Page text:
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Showing posts from June, 2015

Looking at Medical School Admissions

Most of the things I look at have to do with publicly available data sets, and that often means undergraduate admissions.  But while doing some investigation, I came across data from the American Association of Medical Colleges.  There's some interesting stuff there, and while it's formatted in a way that makes it really difficult to get to, it's worth a little work.  (I'm not convinced that the formatting isn't an attempt to keep less stubborn people from digging too deep on this; my request to get the data in a better format was ignored.)

Best thing I learned: In 2014, of the 49,480 applicants to medical school, 41.1%, or 20,343, enrolled. That's a far higher percentage than I would have thought, although it is lower than the 2003 rate of 47.5% (34,791 and 16,541, respectively.)  It's clear, of course, that most medical school applicants are very well qualified, so that number represents the best of the best, but the perception of medical school selectivi…

Diversity of Institutions, by Type

A few posts ago, I wrote about where students of certain ethnicities went to college.  In other words, if you looked at all the Hispanic students in the US, we'd want to see where they go to college, and compare that to Asian students, or students of two or more races.  I asked whether a student's ethnicity determined where they go to college.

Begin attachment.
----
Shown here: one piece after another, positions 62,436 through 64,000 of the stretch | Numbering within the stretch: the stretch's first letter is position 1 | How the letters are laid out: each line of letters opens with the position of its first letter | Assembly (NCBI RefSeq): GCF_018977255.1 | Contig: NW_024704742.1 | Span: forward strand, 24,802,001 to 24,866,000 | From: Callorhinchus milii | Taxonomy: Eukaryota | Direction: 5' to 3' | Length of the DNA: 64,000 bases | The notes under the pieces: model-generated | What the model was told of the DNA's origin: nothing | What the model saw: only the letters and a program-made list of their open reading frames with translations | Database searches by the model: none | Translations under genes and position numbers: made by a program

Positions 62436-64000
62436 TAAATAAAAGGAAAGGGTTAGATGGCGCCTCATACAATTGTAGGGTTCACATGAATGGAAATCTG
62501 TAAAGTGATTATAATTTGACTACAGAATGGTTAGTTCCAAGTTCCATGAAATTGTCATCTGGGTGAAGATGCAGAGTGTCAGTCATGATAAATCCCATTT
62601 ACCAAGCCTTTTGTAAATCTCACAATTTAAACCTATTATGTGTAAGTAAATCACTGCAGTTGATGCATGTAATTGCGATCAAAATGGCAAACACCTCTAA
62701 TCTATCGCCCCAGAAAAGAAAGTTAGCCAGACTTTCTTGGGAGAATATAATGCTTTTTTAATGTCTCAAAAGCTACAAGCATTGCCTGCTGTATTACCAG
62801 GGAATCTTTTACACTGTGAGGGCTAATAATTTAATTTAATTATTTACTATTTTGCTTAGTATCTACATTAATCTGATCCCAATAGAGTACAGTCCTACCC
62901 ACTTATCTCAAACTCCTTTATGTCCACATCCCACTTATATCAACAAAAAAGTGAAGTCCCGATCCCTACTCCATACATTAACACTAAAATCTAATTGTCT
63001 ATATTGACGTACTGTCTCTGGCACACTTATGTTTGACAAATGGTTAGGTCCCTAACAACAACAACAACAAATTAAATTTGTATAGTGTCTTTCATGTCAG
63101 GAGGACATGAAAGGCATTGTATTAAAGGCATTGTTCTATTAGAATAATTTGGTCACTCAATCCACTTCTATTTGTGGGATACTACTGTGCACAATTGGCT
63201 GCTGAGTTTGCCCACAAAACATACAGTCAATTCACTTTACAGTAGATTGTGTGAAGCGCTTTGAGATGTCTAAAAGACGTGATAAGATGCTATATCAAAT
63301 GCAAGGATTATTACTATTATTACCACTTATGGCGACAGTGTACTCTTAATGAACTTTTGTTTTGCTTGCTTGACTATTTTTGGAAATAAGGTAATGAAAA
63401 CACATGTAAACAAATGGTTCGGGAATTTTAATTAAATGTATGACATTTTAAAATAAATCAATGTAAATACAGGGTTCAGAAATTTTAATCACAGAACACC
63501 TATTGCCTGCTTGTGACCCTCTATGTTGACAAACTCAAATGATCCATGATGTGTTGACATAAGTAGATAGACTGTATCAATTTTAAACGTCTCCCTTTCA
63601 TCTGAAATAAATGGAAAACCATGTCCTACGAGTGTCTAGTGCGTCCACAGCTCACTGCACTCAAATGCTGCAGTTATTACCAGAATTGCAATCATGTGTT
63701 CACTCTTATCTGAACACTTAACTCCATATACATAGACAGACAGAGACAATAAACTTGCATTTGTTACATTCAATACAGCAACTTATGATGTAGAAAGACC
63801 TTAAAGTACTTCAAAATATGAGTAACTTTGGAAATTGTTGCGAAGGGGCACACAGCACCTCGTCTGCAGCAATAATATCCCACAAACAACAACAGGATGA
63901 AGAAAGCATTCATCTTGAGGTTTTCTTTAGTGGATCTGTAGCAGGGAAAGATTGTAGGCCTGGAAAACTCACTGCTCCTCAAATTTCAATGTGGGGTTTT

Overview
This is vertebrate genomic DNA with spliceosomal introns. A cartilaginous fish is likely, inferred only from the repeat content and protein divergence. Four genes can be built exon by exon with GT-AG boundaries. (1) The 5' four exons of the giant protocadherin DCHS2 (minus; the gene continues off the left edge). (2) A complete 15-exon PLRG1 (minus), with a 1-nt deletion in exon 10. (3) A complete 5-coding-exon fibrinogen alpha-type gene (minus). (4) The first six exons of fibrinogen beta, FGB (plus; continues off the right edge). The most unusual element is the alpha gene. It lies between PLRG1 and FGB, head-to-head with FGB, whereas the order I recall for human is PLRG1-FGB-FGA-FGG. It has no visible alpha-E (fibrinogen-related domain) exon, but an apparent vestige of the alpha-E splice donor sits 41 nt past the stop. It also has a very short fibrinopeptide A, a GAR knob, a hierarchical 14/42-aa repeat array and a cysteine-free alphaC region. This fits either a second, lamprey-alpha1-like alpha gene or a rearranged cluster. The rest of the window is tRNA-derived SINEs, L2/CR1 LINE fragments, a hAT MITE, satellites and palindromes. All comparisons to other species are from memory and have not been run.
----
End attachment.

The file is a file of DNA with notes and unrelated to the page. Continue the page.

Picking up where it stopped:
This is the same data, but it examines it at the other end: The colleges, and how diverse they are.  In other words, does your location, control, and size, and Carnegie Type, for instance, determine how diverse you are, or limit how diverse you can become?

Again, the answer is no, but you can find some interesting trends.

If you're timid about using Tableau and interacting with it, here's your chance.


First, choose an Ethnicity in the top left corner.  For instance, assume you want to display the percentage of enrollment that is Asian.Then, choose what value you want to display along the y-axis (the left side, from top to bottom)…

Enrollment at Women's Colleges, 2005 to 2013

Note: I got an email from Dean Kilgore at Mount Saint Mary's in California, who indicated I'd downloaded data for the wrong Mount Saint Mary College:In this case, the one in New York. I had to create the list manually, and it was just a slip on my part.

Sorry about that. I've removed them from the analysis, but unfortunately, can't add the correct one at this time without a considerable amount of work.



Sweet Briar College in Virginia recently announced, to the shock of many in higher education, that it would be closing at the end of this spring, 2015 term.  As often happens when a college decides to close, those who are or were close to it rally the troops and wage a fierce campaign to try to keep it open.  Sometimes it works, other times, it doesn't.

The scene playing out is not unusual: Allegations of secret deals, incompetence, blindness to all that is and was good at Sweet Briar. This is what happens when you decide to close a college.  And although I'm not …